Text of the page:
Soccer team Sporting Lisbon said it will scrap agreements with the Doyen Sports player investment fund because the firm has been trying to arrange the sale of defender Marcos Rojo without its authorization.
Sporting, an 18-time Portuguese champion, will rescind contracts Malta-registered Doyen had in Zakaria Labyad and Rojo, who played for Argentina at the World Cup and is refusing to train amid interest from Manchester United. Doyen Sports owns 75 percent of the player’s economic rights and will get the same percentage of any transfer fee.
Funds like Doyen are becoming increasingly influential in the global soccer trading market valued at more than $2 billion annually. Doyen, which said it has represented athletes including David Beckman, Neymar and Usain Bolt, denied any interference.
Sporting said it told Rojo’s agent in confidence that it would consider selling the 24-year-old player should it receive an acceptable offer. Following a July 23 statement that Rojo would be staying in Lisbon, “there were several meetings with clubs made by Doyen to offer our player,” Sporting said in its statement.
Doyen’s chief executive officer Nelio Lucas sent text messages to Sporting’s president pressuring him to sell Rojo, according to the statement. The club alleged that Lucas said in a text that Rojo “will start problems” should he not be allowed to leave. Lucas denied the allegations, saying via e-mail he couldn’t explain further because he was in meetings.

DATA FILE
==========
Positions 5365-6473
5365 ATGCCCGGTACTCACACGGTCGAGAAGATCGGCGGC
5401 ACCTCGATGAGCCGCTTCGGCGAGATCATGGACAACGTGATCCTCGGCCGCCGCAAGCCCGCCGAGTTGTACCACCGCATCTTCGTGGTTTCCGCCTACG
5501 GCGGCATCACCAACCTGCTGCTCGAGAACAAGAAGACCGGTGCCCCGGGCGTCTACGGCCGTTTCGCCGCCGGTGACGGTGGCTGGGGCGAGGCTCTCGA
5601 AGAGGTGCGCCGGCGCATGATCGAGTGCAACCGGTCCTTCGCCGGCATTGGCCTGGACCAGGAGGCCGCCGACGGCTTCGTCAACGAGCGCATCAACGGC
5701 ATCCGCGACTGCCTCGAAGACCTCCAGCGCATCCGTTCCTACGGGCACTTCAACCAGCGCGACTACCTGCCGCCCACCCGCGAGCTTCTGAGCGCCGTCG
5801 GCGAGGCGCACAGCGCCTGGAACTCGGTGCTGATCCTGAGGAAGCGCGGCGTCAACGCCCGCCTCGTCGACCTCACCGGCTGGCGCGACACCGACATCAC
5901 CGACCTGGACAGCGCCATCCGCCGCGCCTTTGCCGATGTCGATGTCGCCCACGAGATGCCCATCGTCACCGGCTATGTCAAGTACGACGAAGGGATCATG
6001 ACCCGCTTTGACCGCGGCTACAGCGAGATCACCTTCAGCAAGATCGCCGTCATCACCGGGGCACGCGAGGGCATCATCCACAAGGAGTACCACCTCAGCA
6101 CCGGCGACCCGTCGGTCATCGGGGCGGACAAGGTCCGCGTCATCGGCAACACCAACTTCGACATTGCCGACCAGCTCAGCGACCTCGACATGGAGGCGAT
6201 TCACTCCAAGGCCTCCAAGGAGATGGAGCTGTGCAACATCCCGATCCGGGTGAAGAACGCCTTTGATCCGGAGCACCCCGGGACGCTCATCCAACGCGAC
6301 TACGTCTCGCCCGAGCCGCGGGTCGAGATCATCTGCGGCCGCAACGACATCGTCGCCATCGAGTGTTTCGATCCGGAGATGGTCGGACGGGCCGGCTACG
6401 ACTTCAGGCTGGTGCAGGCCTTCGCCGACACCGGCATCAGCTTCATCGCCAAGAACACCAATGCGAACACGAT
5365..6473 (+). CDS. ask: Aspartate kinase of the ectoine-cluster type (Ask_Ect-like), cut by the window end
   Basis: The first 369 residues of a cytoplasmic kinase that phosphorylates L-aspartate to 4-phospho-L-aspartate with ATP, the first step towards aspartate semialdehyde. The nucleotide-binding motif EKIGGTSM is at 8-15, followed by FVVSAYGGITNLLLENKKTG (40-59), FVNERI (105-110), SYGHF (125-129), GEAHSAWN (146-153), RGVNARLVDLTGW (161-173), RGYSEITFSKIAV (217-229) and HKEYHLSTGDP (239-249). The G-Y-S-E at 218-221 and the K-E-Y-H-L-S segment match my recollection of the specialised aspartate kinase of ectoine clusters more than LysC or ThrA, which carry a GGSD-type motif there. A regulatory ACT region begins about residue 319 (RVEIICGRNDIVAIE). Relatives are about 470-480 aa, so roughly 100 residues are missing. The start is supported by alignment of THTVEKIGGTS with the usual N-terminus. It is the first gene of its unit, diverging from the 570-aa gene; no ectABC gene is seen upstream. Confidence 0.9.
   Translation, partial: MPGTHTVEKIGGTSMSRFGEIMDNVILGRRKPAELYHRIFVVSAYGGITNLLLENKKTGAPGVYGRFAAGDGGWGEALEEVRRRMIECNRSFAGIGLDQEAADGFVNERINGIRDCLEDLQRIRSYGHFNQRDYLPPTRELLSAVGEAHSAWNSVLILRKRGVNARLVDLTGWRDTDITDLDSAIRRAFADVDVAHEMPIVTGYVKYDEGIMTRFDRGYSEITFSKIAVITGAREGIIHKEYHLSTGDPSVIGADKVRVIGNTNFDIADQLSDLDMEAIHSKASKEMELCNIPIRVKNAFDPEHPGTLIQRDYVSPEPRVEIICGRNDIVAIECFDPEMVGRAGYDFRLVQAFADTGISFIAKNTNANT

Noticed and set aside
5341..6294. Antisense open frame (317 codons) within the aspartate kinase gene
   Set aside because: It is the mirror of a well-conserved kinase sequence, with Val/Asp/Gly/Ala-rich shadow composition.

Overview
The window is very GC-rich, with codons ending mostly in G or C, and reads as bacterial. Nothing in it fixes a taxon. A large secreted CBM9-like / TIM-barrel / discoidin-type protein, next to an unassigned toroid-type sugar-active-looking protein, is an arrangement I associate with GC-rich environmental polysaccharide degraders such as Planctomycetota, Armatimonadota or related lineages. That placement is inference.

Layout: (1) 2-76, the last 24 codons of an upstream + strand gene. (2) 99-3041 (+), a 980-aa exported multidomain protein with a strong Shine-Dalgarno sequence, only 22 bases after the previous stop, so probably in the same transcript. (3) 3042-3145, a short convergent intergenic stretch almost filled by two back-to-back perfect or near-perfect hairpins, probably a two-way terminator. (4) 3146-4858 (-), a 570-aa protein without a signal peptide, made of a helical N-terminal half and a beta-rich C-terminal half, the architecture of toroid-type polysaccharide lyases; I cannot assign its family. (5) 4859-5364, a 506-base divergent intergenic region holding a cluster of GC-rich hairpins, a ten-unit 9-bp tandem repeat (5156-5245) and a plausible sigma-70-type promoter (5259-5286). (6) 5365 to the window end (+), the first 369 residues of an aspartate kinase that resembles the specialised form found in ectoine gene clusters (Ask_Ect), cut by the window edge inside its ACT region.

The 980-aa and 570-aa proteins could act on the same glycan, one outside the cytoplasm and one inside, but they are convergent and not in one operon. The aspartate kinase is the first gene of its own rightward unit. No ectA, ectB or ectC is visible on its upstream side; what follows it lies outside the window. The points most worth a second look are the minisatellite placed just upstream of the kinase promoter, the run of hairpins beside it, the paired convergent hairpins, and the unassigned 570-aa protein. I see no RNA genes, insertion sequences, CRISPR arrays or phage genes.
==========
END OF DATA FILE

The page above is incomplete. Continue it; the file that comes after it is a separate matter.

Under soccer governing body FIFA’s regulations, third-party investors like Doyen can’t influence trades. FIFA is studying the effects of the industry amid pressure from European soccer organization UEFA to outlaw it. Sporting said it has never given in to “the pressures and interferences that were systematically practiced by Doyen.”
“Doyen does not interfere, never interfered nor intended to affect any club in making any decision,” the fund said in a statement. “The company’s contracts are transparent, clear and unlike other competitors, advocating complete independence of the clubs in decisions.”
Doyen said on its website it financed 75 percent of the 5.4 million euro ($7.2 million) trade that took Rojo to Sporting from Russia’s Spartak Moscow in 2012.
“Without the intervention of Doyen, through financing, Marcos Rojo would not be a Sporting player,” Doyen said on its website. Rojo has a 30 million-euro buyout clause, the company said. United bid 16 million pounds ($26.7 million) for him, the Daily Telegraph and other U.K. newspapers reported yesterday.
Doyen made a “tremendous deal” last week following the transfer of Eliaquim Mangala from Porto to Manchester City, Lucas said. Porto got 30.5 million euros for its 56.7 percent stake. Doyen paid 2.5 million euros for a 33 percent stake in Managala’s economic rights in 2011.
Doyen Sports is a subsidiary of Doyen Group, a London-based company that invests in markets including commodities and real estate, according to a presentation in Sao Paulo earlier this year by Lucas. It has assets in countries including Turkey and Libya. Doyen is also the owner of Rixos Hotels, which sponsors Chelsea, the Premier League club owned by billionaire Roman Abramovich. Doyen has declined to reveal the identity of its investors.
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